Whenever you hear the phrase, “Any idiot can do it,” be assured many have done it already. If the “it” in question is a long-only broad-based commodity index, no sympathy will flow from these quarters. I spent a good deal of time riding the conference circuit in 2004-2006 preaching abstinence in the bawdy house on just this subject.
I have shared a few of these thoughts here, beginning with a February 2010 column
on commodities and inflation and a March 2010 column
on poor intra-index correlation. The arguments that commodities did not constitute an asset class, were unsuitable to broad indices, would be unable to overcome their roll-yield costs, (see the US Oil Fund
(NYSEARCA:USO) and US Natural Gas Fund
(NYSEARCA:UNG) as co-exhibits A) were not really diversifiers against financial assets, could not provide protection against currency debasement, and would be distorted in both absolute price and in the structure of their forward curves by the sheer volume of money flowing into small markets have been valid throughout. Did I mention the inevitable consequences of higher prices for physical commodities, higher production, and moves toward substitution and conservation on the supply and demand sides, respectively?
When the Wall Street Journal
ran a story
recently noting how pension funds were throwing in the towel, a colleague asked me whether I felt vindicated. No, I replied, not only hadn’t I won anything, I had failed to discourage the herd from charging into a predictable fate.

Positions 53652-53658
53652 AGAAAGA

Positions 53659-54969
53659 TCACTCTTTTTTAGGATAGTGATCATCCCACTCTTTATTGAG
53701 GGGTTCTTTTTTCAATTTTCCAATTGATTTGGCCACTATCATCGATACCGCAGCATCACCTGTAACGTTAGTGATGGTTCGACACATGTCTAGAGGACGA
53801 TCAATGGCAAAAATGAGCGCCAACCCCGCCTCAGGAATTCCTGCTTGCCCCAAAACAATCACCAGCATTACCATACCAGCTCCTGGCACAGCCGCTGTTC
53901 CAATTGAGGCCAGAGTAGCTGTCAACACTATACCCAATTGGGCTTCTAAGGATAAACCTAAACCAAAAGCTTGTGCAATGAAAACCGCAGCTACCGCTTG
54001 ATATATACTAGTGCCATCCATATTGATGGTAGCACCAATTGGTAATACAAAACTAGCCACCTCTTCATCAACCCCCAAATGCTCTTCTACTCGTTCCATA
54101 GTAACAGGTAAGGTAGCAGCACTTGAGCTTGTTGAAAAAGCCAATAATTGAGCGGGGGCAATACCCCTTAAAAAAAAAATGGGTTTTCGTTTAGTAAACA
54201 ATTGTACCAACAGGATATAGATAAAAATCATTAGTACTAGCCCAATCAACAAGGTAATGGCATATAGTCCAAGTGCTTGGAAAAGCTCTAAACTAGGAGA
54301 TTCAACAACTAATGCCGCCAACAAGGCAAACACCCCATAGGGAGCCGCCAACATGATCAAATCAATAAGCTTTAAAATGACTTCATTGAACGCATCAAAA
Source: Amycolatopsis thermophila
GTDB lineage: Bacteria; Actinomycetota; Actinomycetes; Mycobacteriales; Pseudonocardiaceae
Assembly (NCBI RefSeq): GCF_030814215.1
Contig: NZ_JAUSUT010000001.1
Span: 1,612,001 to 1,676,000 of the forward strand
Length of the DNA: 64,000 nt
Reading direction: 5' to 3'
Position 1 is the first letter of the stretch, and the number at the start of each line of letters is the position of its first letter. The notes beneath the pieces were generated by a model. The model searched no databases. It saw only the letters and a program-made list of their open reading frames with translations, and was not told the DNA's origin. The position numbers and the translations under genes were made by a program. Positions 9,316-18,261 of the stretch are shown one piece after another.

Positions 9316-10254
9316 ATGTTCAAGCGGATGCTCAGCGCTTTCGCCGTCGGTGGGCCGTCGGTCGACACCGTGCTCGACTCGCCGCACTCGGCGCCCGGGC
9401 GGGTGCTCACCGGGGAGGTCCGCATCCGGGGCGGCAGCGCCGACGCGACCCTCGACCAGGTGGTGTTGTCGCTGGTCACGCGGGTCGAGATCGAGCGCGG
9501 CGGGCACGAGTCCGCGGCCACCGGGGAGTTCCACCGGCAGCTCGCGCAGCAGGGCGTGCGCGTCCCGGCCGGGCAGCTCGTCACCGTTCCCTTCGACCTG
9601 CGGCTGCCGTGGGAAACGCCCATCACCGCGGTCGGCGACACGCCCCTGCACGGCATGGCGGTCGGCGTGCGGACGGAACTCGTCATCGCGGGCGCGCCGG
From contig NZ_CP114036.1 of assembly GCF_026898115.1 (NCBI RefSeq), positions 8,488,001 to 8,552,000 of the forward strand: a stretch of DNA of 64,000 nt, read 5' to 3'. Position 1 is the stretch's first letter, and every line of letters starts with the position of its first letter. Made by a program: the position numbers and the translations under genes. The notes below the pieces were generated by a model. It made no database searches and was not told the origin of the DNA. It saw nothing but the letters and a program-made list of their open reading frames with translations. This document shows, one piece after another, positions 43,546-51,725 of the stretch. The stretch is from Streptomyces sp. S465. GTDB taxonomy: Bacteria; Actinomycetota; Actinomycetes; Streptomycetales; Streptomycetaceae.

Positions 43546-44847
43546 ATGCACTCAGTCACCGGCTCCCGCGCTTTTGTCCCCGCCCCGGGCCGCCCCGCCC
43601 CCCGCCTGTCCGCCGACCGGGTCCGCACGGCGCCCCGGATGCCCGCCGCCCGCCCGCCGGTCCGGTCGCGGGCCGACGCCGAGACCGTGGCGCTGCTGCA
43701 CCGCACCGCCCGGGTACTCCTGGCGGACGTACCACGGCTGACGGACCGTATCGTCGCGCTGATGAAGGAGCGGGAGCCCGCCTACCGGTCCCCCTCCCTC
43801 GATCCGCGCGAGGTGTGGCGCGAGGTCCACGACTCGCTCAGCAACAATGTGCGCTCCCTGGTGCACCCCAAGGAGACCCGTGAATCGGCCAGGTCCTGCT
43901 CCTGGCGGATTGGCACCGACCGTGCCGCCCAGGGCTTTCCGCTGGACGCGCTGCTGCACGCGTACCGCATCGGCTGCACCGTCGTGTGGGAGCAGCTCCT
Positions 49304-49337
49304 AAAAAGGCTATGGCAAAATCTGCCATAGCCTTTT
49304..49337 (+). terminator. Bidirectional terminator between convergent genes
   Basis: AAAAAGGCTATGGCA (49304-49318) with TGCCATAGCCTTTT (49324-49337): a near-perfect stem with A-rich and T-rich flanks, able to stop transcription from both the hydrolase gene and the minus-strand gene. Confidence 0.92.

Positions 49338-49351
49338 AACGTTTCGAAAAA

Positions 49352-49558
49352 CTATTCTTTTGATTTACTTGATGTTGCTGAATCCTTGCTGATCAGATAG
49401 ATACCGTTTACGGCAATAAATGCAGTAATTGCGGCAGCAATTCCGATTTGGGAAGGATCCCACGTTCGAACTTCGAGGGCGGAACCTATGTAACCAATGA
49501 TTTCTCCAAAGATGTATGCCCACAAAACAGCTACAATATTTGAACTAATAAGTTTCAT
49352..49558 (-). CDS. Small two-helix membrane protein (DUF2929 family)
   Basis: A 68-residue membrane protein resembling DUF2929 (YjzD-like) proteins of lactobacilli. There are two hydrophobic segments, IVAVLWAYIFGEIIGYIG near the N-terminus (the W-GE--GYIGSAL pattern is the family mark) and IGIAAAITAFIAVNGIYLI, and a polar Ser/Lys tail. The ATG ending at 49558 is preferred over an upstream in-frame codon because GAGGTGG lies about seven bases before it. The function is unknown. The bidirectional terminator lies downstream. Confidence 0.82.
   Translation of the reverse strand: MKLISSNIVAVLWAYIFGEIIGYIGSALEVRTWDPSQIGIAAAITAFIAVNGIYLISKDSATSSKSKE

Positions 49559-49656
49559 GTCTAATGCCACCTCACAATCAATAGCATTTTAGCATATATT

(As an aside, I have been on another long-term campaign to tell investors TIPS cannot provide any greater total return than nominal Treasuries unless the sellers systematically underprice the implied insurance against inflation. I will report back to you with my successes.)
Years of experience have taught me two things:
Returns are not everything; and
Nobody believes that
If we compare the total returns for two major commodity indices, the S&P-GSCI
(INDEXSP:SPGSCI) and the Dow Jones-UBS
(INDEXDJX:DJUBS), to those of investment-grade and high-yield corporate bonds, 7-10 year Treasuries and the Russell 3000
(INDEXRUSSELL:RUA), we see the commodity indices have brought up the rear after sixteen years of trying. As inflation and dollar depreciation affect all indices equally, this means commodity indices offer less protection against both.
If we look at the correlation between markets over this period, we do find the commodity indices’ correlations with the financial markets are lower than they are between themselves or between the bond indices with each other, but they are not appreciably different than the correlations between the Russell 3000 and the bond indices. Besides, when you are trying to sell diversification against return, you will lose.
I do think commodities have a great place on your radar screen, just not as a unified index traded on a long-only basis. You need to go both long and short, and you need to focus on individual markets or on focused indices such as just grains or just industrial metals. You should also look at the world of trading opportunities presented by commodity options and take advantage of the opportunities created by physical commodities’ forward curves. I will address those issues soon.
No positions in stocks mentioned.